8. Come all the way up to your sitting position. And then I’m just going to have you change the crossing of your legs so we’re balanced here. Put the other foot in front and take a gentle, seated twist. So I’m just going to hold on to whatever I can hold on to, and use that to twist. I inhale to get nice and tall, and then I exhale to twist my upper body with my eyes closed. Every time you approach any stretch, see what parts of your body can consciously soften and let go.
  9. Take one more breath here, and move back to a neutral position. Whenever you’re letting go of a stretch, you don’t want to pop out of it. We want to let go of all our stretches mindfully. 
  10. So then, if it feels good to move, flow into the twist on the other side. Again, in all stretches, find a comfortable spot, close your eyes, relax, release some tension, and breathe.
  11. Release the twist.

3) The HALT Practice to Tune In to What Your Body Needs

In this classic check-in practice we take a break from our day to pay attention to what our body is asking for. Beginning with H, we investigate: Am I hungry? Then A: Am I angry or anxious? L: Am I feeling lonely right now? And finally, T: Am I tired? For each prompt, Christopher Willard offers examples of mindful ways to meet your needs and restore balance.

The HALT Practice to Tune In to What Your Body Needs

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  1. Find a comfortable posture. If it works for you, you can simply allow your eyes to close, or leave them open and gently gaze downward. 
  2. H: Check in with your body for any signals related to hunger. Are you hungry in this moment? How do you know? Do you feel it in your belly? Do you feel your energy down? Do you feel that “hangry” grumpiness coming on that some of us are familiar with? Just checking in with what your body and mind might be telling you about hunger. Your brain really needs a lot of fuel, a lot of energy, especially for impulse control and emotion regulation. So giving yourself the nutrition and calories that you need physically in terms of sustenance, it’s going to help you make good decisions and more effectively regulate those emotions. If there is some bit of craving, see if you can respond rather than react to it. Maybe you can plan  a healthy meal that will satisfy you both physically and emotionally.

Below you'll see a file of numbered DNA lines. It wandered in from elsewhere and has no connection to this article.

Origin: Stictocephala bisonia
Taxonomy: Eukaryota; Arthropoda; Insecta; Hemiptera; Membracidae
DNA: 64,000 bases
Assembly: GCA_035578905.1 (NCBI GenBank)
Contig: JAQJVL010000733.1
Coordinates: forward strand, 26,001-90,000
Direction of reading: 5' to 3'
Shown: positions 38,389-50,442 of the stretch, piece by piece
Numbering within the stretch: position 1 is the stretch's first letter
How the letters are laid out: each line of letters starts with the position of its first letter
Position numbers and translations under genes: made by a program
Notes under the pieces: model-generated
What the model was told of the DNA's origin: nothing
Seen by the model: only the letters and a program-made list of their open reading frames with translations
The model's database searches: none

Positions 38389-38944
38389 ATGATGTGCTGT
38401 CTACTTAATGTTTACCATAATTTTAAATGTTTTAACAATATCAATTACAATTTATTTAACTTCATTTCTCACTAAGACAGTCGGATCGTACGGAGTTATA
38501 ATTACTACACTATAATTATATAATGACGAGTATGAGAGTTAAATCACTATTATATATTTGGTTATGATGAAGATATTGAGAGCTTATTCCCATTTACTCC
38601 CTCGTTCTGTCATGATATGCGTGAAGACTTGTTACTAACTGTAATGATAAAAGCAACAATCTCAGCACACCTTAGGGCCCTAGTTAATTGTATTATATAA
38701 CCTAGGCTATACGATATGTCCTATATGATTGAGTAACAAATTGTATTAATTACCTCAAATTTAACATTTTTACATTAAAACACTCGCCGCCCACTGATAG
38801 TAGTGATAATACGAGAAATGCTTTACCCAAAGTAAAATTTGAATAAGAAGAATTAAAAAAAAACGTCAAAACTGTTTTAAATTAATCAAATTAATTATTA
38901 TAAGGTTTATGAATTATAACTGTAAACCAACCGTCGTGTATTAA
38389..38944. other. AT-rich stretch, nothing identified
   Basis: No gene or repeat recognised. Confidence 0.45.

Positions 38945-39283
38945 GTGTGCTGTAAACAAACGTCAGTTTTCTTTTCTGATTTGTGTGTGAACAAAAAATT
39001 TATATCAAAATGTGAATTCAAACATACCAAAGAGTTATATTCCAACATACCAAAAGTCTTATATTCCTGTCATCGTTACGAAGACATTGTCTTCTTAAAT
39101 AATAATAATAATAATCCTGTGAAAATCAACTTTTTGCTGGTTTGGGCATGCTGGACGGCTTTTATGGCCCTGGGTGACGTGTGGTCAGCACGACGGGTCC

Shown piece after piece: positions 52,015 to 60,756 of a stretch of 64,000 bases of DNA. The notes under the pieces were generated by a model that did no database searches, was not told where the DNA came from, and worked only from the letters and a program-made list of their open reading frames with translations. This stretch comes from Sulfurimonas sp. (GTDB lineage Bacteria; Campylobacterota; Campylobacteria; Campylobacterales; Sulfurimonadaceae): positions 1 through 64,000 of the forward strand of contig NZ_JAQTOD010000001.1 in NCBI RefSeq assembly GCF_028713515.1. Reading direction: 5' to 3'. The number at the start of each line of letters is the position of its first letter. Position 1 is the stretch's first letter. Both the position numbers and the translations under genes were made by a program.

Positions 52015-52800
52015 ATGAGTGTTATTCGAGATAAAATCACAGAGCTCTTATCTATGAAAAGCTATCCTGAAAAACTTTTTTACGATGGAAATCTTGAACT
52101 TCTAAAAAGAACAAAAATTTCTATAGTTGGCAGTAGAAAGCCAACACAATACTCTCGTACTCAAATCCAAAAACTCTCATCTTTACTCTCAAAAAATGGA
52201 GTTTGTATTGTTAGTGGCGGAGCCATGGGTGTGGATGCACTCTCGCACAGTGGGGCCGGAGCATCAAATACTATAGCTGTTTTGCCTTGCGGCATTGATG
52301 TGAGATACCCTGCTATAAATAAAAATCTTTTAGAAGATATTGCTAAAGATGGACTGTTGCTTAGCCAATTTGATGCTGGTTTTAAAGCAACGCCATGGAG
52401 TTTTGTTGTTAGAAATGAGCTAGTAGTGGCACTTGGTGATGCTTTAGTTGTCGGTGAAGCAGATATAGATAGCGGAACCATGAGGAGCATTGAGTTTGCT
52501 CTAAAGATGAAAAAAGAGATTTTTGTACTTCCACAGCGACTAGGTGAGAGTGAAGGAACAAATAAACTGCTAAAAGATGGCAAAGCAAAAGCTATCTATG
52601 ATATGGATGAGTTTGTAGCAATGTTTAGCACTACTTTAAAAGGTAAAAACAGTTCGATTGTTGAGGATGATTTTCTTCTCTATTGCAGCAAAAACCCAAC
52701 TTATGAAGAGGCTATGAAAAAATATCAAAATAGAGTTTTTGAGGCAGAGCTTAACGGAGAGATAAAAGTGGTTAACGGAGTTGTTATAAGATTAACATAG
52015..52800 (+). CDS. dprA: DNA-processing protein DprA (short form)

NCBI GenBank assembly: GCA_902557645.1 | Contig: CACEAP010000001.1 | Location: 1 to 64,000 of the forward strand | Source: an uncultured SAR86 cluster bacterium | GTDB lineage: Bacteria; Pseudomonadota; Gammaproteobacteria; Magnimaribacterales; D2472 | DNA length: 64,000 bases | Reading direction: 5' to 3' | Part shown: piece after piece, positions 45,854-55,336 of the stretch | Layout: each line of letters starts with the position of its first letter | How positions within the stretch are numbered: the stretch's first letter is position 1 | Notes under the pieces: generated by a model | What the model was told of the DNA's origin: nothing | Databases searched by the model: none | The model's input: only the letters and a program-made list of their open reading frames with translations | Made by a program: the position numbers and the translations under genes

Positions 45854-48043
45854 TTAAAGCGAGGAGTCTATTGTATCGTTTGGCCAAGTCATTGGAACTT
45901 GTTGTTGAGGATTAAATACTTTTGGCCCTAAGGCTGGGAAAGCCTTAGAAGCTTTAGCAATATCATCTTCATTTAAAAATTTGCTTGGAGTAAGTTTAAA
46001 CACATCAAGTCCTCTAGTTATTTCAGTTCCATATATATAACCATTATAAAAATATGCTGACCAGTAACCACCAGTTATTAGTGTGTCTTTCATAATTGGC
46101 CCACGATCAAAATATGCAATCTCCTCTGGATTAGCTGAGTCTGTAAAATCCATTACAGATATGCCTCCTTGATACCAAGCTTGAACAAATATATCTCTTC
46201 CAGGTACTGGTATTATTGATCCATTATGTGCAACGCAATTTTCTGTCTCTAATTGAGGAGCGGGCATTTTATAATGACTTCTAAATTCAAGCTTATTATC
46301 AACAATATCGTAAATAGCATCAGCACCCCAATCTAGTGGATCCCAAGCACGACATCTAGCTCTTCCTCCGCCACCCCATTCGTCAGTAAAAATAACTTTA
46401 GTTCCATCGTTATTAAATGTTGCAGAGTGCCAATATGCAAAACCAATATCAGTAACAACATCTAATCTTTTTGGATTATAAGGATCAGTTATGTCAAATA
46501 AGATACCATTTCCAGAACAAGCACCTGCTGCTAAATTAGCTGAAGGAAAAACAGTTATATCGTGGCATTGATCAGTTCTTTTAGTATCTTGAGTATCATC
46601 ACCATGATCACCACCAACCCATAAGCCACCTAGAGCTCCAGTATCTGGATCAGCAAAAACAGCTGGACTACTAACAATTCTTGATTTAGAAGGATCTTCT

3. A: Are you activated with the A of either anger or anxiety? These can be related to our fight-or-flight responses. When we’re in anger or anxiety or more primitive parts of our brain and nervous system, when we’re activated, we can’t regulate our emotions quite so effectively. We can’t think and reason things through considering the long-term consequences of our actions. How does your body tell you that you’re angry or anxious? Where in your body and your mind are you aware of it? And then making a choice for regulating and calming your body. Perhaps taking a few breaths, extending that exhale out. Perhaps grounding yourself by pressing your feet into the ground or taking a look around you. See the shapes and colors in the room. You might tense and release your muscles—whatever helps settle your nervous system, so it’s a little bit less activated and on guard. 
  4. L: Are you feeling a sense of loneliness, that need for connection? Healthy regulation for so many humans actually starts with co-regulation with others. Our collective nervous system can ramp us up or can settle us back down. Interacting with others is almost like medicine that we need sometimes. And we know that social contact starts to build better regulation skills, boost happiness, regulate our mood, and help us take more effective perspective on the situations that are challenging us at any given moment. Checking in: Are you feeling lonely or are you feeling connected? And if there is some loneliness or longing, what simple action can you do? Can you reach out, text a friend, recall a moment of recent connection with others, or find some other way to contact someone supportive? 
  5. And lastly, T. Are you tired? Again, our brains don’t function all that well when we’re tired, whether it’s because we didn’t get sleep or whether it’s we’re overworking and we’ve reached the end of a long, busy, frustrating day. Our ability to regulate our attention, even our willpower, starts to slip away. We lose cognitive capacity. We all feel not-so-sharp when we’re tired. Maybe right now is not the moment to take a nap, but can you give yourself perhaps a bit of rest? Can you find a way to put into your schedule in the coming hours or days a bit more time to yourself to rest and recharge? Or you might find a way to give yourself a little bit more sleep at night.